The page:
I can admit this: I love my bank. And so it’s a shame that it’s probably going to die soon, a casualty of both corporate greed and a fundamental failure to understand customer service.
For security reasons, I can’t tell you the bank’s name. I can tell you that it began as a small bank focused on high-quality service—a boutique bank. My bank was so successful with this boutique strategy that it was acquired by a much larger investment company, which saw the opportunity represented by a return to personalized service rather than a perpetual attempt to dominate so-called “retail” banking. Fortunately, it survived the take-over, because the new parent company understood the value of the high-quality mantra.
Unfortunately, the parent company was not as successful in its own right. It fell prey to the lure of poorly rated and over-leveraged investments, the kind that have been the self-created scourge of Wall Street. My bank was just fine; it apparently avoided making many bad loans or sacrificing banking principles for fast transactional cash. But it was now under the umbrella of a dangerously sick company. And that company was itself acquired a couple of months ago, amidst the furious flurry of collapsing card houses, by one of the biggest and most ubiquitous banks in the country.
In the banking world, brand equity was once seen as important. It was right up there with “presence,” which seemed to result in an attempt at global domination of the world’s real estate markets by any bank worth its depositors’ salt. “BankLand,” I called, it back in 2006. Commerce Bank, for instance, was “presence” pioneer, promoting the idea of bank hours that were useful for customers, not just banks. Commerce built a tremendously successful brand around this: so successful that it was attractive to bank robbers and, eventually, to Toronto-Dominion Bank, otherwise known as TD Bank. TD took over, did nothing for a little while, and then in a matter of days, rebranded their entire New York and Jew Jersey area branches. Some folks didn’t like it. And I cannot say that I blame them.
It isn’t that TD Bank is bad, or that Commerce Bank was good; I don’t know either of them, except for occasionally using the ATM machine. But I sympathize with the customer who wonders where his bank went. People grow attached to things—and after all, it’s that human attachment that makes branding and marketing work. That’s why press releases announcing such mergers, which describe the research involved in developing a new brand is, to be blunt, a load of crap.
None of this is about, or driven by, customer service—or even the slightest and most basic business school understanding of brand equity ,or value, or whatever jargon you’d like to use. All of these acquisitions and subsequent re-brandings are driven by a desire to create a business that looks appealing enough that some bigger, richer corporation, with its own set of faux-aspirations for its shareholders, will want to buy it. Buy it in a takeover that, at a minimum, rewards the “C-class” executives who will be credited and duly compensated for engineering the merger. Customers be damned; shareholders, too.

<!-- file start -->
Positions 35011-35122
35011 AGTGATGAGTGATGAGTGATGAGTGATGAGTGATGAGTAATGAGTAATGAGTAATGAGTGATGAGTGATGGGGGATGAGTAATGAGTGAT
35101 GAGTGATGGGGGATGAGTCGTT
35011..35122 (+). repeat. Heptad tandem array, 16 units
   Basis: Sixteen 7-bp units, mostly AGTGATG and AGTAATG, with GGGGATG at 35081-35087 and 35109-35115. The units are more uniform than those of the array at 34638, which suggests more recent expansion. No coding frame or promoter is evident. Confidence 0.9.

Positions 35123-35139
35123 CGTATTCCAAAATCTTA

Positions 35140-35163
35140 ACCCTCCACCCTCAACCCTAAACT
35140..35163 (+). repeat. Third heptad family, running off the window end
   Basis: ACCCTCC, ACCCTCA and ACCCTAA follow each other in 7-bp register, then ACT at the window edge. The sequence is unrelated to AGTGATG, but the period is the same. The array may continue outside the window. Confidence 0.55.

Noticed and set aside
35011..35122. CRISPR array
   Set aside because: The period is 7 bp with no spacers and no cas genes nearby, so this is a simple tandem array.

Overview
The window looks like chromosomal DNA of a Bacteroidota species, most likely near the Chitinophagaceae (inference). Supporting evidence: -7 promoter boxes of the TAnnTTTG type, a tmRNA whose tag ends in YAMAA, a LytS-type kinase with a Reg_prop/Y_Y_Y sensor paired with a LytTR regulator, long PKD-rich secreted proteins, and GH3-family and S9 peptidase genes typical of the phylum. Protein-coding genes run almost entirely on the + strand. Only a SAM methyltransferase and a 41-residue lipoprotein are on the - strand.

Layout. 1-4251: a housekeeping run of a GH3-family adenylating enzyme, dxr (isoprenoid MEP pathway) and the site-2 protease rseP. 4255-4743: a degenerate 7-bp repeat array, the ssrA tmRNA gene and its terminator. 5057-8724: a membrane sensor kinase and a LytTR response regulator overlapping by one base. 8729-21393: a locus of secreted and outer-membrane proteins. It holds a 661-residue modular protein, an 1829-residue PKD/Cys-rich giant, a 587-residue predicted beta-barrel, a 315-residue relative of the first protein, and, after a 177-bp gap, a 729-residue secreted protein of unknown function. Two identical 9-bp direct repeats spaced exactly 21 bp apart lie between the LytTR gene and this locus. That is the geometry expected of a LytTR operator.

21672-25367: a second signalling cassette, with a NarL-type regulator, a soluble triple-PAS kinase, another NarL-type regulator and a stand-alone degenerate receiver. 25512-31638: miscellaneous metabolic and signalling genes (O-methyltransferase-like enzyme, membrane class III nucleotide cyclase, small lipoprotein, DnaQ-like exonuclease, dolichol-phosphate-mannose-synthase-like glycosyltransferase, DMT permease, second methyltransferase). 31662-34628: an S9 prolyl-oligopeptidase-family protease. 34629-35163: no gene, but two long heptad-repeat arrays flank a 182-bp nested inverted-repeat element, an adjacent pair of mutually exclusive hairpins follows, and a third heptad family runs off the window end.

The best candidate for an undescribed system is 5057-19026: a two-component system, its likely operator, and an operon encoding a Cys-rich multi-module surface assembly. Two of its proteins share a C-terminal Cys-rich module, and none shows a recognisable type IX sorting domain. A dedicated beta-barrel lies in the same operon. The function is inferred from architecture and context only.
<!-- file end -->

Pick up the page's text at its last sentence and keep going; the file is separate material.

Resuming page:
In their corporate ivory towers, they don’t get it—and don’t care. What I’m looking for in a bank is not so hard to achieve: good service rather than national presence; a banker who knows who I am when I call, because their employees take their jobs seriously and stick around long enough to get to know me, and to know me not just as customer service agents but as bankers. I want, in short, a neighborhood bank, even if it’s not literally in my neighborhood.
But most corporate bankers today don’t seem to get it. Customers may not care whether their bank has a parent company, and whether that parent company has other banks with other names. We want what customers have always wanted from the banks: solidity, consistency, and good service. Does the name matter? Not really—except that when it changes all the time it undermines any sense of solidity or consistency, and invariably winds up substituting big-corporate “service” for the trusted employees we know.
So, when my bank was acquired by a new company, “Shit!” was my immediate (and eminently self-interested) response. Eventually, much like the old Shel Silverstein poem, I feared that this new, boa-like swallowing bank will reach the head and it’ll all be over. Jobs will be lost, branches will close, my banker will be gone, my account will be rolled into this new bank’s system … and the odds are that within six months I’ll go looking for another small bank to be my financial helpmate. C’est la vie.